Apr. 27, 1999 Blacksburg, VA, April 23, 1999 -- Two studies show that prolonged exposure to gratuitous violence in the media can escalate subsequent hostile behaviors and, among some viewers, foster greater acceptance of violence as a means of conflict resolution.
The two studies were conducted by James B. Weaver III, head of the Department of Communications Studies at Virginia Tech, and Dolf Zillmann of the University of Alabama. In one study, published in the Journal of Applied Social Psychology (1999, Vol. 29, No. 1, pp. 145-165), people were exposed to gratuitously violent or nonviolent feature films over four consecutive days. One the fifth day, approximately 24 hours after viewing to the last film, research participants took part in another project that was not ostensibly a part of the film study. Weaver and Zillmann found that, when treated either neutrally or abusively by a research assistant and then put in a position to harm this assistant, both provocation and exposure to violent films markedly increased the expression of hostile behavior toward the research assistant. The study showed that prolonged exposure to gratuitously violent films is capable of escalating hostile behavior in both men and women and of instigating such behavior in unprovoked research participants.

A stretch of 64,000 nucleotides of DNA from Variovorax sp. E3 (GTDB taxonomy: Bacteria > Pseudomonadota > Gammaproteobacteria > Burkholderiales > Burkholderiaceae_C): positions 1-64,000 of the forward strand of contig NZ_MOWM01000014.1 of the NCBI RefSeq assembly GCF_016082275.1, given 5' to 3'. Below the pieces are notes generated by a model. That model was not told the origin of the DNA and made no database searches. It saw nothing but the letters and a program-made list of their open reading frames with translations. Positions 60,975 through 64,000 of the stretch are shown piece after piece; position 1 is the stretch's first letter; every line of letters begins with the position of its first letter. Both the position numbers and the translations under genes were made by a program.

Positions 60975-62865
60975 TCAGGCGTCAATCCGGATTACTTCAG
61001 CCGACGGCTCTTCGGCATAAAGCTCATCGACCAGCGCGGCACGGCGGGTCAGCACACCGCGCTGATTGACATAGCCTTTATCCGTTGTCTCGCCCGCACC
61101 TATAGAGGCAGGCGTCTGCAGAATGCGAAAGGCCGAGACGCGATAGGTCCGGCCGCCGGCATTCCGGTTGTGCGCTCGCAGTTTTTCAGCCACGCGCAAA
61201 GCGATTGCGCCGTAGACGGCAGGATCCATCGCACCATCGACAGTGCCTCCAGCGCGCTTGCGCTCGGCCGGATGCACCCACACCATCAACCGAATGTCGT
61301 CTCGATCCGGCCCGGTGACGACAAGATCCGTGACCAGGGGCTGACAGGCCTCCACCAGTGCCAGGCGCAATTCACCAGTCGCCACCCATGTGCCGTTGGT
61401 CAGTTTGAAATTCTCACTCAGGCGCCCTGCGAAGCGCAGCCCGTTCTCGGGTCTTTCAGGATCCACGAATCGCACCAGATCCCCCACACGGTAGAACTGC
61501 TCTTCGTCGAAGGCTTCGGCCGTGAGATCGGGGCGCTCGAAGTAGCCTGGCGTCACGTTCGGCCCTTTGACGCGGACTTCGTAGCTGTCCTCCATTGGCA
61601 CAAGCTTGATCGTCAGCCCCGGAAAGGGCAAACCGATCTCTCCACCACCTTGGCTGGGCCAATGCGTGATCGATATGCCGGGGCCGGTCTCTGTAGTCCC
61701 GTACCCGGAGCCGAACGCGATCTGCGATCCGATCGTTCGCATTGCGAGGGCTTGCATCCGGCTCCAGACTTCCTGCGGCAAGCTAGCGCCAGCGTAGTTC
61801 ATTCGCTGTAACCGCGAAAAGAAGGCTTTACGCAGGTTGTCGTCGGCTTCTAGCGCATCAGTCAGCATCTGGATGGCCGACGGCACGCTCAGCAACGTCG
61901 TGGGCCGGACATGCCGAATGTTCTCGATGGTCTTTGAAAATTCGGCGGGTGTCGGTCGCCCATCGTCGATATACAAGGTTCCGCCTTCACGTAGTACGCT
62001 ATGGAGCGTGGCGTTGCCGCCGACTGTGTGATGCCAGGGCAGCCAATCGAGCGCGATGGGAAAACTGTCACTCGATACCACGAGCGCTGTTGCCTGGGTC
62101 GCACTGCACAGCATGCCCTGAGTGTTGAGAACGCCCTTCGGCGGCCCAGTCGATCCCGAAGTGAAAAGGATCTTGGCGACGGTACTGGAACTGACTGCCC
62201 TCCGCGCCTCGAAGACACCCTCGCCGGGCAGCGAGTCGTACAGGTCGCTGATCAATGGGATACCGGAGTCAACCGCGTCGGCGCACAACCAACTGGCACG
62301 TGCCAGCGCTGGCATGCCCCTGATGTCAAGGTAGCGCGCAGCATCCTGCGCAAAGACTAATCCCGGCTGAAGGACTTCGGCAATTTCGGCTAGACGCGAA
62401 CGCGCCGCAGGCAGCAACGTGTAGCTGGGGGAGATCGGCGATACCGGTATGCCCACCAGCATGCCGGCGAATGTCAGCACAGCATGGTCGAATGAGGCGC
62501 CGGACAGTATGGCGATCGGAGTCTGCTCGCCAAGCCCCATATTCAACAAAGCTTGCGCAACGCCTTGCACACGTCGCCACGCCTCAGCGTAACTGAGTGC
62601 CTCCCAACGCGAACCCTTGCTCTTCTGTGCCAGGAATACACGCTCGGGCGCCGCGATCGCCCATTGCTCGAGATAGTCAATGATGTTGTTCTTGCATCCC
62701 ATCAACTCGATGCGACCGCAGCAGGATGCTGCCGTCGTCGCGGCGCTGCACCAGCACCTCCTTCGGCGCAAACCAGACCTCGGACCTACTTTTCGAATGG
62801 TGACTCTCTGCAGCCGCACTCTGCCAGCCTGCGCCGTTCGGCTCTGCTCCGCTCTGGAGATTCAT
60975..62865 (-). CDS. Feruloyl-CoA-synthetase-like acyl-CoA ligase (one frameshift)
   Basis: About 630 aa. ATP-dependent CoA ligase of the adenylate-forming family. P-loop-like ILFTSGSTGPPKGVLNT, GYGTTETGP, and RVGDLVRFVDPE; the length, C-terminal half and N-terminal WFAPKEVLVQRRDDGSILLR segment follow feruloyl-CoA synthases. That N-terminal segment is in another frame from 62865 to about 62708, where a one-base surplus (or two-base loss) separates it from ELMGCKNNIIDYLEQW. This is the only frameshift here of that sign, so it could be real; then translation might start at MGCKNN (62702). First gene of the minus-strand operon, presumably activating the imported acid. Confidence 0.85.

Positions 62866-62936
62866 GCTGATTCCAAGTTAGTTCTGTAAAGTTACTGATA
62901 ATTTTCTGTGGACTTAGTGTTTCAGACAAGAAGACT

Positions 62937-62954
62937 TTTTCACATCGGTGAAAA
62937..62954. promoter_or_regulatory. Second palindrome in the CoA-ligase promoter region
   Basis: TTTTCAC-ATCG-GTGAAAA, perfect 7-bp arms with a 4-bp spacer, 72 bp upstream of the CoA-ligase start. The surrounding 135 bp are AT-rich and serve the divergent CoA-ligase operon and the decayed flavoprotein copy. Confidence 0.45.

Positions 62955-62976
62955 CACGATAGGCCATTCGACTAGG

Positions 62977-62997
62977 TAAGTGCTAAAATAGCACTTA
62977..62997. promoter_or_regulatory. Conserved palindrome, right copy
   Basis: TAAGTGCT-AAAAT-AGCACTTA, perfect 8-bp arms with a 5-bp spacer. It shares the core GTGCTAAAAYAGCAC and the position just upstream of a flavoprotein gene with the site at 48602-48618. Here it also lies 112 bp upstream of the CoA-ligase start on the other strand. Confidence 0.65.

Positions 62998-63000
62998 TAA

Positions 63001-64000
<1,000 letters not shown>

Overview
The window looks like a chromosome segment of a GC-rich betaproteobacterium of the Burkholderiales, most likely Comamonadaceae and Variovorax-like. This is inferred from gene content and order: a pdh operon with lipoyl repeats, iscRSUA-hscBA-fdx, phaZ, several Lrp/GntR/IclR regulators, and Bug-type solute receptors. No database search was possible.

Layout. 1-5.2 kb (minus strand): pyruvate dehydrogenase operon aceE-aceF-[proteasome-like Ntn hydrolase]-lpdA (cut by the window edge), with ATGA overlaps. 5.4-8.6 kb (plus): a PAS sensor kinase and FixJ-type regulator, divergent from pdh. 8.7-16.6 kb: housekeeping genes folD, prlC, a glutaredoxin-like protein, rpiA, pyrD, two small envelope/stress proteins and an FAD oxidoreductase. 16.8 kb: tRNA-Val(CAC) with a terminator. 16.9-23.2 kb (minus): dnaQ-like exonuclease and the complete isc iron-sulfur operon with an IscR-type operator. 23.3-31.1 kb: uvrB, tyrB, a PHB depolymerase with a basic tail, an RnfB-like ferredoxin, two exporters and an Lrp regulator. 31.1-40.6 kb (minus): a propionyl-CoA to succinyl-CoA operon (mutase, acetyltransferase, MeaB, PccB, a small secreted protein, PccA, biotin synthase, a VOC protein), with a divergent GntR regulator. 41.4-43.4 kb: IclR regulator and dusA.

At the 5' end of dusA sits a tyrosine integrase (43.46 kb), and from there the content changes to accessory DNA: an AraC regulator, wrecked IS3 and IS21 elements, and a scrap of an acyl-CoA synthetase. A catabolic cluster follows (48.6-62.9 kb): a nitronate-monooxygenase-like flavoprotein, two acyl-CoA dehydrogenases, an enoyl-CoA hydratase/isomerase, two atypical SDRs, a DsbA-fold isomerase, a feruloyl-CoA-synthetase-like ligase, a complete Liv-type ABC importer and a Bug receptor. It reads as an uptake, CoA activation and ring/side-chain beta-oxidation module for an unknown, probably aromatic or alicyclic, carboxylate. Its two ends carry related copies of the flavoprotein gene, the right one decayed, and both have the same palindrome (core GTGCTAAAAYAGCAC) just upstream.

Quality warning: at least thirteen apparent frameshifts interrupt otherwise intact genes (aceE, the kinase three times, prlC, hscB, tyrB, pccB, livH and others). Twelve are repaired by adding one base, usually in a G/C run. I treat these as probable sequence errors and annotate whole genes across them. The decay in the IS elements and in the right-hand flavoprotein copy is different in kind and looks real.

In a second study, published in the journal Personality and Individual Differences (1997, Vol. 22, No. 5, pp. 613-627), Weaver and Zillmann exposed research participants to four types of films -- nonviolent, old-style violence (e.g., "Glory"), gratuitous violence (e.g., "Death Warrant"), and horror (e.g., "Howling VI"). They found that men who perceived themselves as socially deviant and egocentric were more likely to accept violence as a means of conflict resolution after watching four movies with gratuitous violence. Watching old-style violence or horror movies did not have that effect. The affected men also more strongly endorsed the death penalty after watching such movies.
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